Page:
SCIRP Mobile Website
Paper Submission

Why Us? >>

  • - Open Access
  • - Peer-reviewed
  • - Rapid publication
  • - Lifetime hosting
  • - Free indexing service
  • - Free promotion service
  • - More citations
  • - Search engine friendly

Free SCIRP Newsletters>>

Add your e-mail address to receive free newsletters from SCIRP.


Contact Us >>

WhatsApp  +86 18163351462(WhatsApp)
Paper Publishing WeChat
Book Publishing WeChat

Article citations


Varghese, G.M., Trowbridge, P., Janardhanan, J., Thomas, K., Peter, J.V., Mathews, P., Abraham, O.C. and Kavitha, M.L. (2014) Clinical Profile and Improving Mortality Trend of Scrub Typhus in South India. International Journal of Infectious Diseases, 23, 39-43.

has been cited by the following article:

  • TITLE: In Search of Scrub Typhus: A Prospective Analysis of Clinical and Epidemiological Profile of Patients from a Tertiary Care Hospital in New Delhi

    AUTHORS: Nitin Gupta, Rama Chaudhry, Sushil K. Kabra, Rakesh Lodha, Bijay R. Mirdha, Bimal K. Das, Naveet Wig, Vishnubhatla Sreenivas

    KEYWORDS: Scrub Typhus, India, Epidemiology

    JOURNAL NAME: Advances in Infectious Diseases, Vol.5 No.4, November 23, 2015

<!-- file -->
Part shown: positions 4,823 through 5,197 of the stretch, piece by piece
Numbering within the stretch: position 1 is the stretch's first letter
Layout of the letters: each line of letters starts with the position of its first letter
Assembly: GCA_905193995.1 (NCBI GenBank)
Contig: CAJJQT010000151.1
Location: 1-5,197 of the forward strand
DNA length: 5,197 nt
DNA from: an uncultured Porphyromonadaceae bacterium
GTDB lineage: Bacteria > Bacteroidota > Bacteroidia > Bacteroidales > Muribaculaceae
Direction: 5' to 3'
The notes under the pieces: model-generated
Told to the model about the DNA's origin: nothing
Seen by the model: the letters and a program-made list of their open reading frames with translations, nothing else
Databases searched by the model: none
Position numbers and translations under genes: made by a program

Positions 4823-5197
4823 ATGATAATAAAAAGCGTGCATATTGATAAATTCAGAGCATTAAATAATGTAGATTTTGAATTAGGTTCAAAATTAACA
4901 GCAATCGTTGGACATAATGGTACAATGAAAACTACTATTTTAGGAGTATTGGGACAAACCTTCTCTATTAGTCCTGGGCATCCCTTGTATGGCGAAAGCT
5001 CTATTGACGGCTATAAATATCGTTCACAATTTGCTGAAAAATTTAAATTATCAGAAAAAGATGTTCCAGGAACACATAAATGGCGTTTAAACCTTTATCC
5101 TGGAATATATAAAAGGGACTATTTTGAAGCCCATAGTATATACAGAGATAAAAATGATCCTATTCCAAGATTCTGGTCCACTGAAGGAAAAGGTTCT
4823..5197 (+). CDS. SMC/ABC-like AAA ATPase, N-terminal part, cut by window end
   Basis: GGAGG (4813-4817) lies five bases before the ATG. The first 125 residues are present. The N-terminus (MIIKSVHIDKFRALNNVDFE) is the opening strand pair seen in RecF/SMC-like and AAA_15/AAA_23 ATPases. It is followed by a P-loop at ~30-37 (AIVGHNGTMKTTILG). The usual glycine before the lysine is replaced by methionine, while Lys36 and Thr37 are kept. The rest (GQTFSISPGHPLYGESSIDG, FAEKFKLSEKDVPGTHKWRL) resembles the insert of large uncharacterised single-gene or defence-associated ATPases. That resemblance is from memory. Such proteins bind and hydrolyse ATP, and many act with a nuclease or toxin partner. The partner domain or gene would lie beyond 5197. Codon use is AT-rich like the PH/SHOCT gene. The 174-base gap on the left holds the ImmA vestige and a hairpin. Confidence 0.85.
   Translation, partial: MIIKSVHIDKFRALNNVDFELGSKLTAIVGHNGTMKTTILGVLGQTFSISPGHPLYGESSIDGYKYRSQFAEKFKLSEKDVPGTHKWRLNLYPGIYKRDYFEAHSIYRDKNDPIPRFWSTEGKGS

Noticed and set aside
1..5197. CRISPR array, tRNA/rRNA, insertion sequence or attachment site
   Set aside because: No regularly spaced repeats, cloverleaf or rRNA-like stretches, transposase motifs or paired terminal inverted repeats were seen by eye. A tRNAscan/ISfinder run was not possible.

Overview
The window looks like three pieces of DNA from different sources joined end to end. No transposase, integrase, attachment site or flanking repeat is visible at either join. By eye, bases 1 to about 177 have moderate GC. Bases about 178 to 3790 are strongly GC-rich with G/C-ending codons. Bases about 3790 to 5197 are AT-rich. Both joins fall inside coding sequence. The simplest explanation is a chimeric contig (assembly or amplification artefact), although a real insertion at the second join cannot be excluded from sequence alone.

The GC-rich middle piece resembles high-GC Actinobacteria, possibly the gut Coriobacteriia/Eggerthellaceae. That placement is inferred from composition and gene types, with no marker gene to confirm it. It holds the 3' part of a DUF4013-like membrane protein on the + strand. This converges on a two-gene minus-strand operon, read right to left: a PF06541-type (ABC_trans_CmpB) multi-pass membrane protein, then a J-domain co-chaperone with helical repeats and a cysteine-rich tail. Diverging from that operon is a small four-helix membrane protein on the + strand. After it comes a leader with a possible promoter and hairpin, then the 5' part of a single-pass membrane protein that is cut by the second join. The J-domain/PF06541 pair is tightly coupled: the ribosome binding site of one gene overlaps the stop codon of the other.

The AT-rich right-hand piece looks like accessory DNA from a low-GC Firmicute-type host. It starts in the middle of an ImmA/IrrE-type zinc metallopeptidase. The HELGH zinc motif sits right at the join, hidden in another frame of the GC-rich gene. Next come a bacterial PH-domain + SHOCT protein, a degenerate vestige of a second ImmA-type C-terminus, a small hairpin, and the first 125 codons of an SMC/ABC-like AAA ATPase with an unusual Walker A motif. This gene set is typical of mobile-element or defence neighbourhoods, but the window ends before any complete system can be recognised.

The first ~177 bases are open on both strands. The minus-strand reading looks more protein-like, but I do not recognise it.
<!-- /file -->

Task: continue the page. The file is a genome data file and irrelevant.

ABSTRACT: Introduction: Scrub typhus is a febrile illness caused by Orientia tsutsugamushi which is transmitted by the larval stage of trombiculid mites. It has varied manifestations ranging from mild disease to fatal illness. The classical manifestations include fever, rash, lymphadenopathy and eschar. Serology is the preferred diagnostic tool with indirect immunofluorescence assay (IFA) as the current gold standard. Material & Methods: A total of 229 clinically suspected cases of Scrub typhus from 15th of October 2013 to 15th of October 2015 were enrolled in the study. Clinical, epidemiological and laboratory data of the patients were collected and analysed. The method for diagnosis was IgM immunofluorescence assay. Results: A total of 33 cases (14.4%) of scrub typhus were detected. Most of the cases (87%) presented in the months of September to November. Fever of >39°C was seen in all 33 cases. Rash and eschar were seen in 24.2% and 18.2% cases, respectively. Lymphadenopathy (18.2%), hepatomegaly (48.5%), splenomegaly (21.2%) and icterus (15.2%) were seen in some cases. Pulmonary manifestations were noted in 69.7% of cases. Acute kidney injury (18.2%), encephalitis (21.2%), and myocarditis (15.15%) were the other complications observed. Common haematological abnormalities noted in patients of scrub typhus were anaemia (45.6%), leucocytosis (45.6%), thrombocytopenia (48.5%) and transaminitis (54.5%). 10 cases were treated by azithromycin while doxycycline was used for treatment in 28 cases. Conclusion: The nonspecific symptoms and lack of classical manifestations make the diagnosis of scrub typhus difficult. There is a definite need to increase awareness and heighten the suspicion, especially in the light of increasing number of patients presenting with atypical manifestations.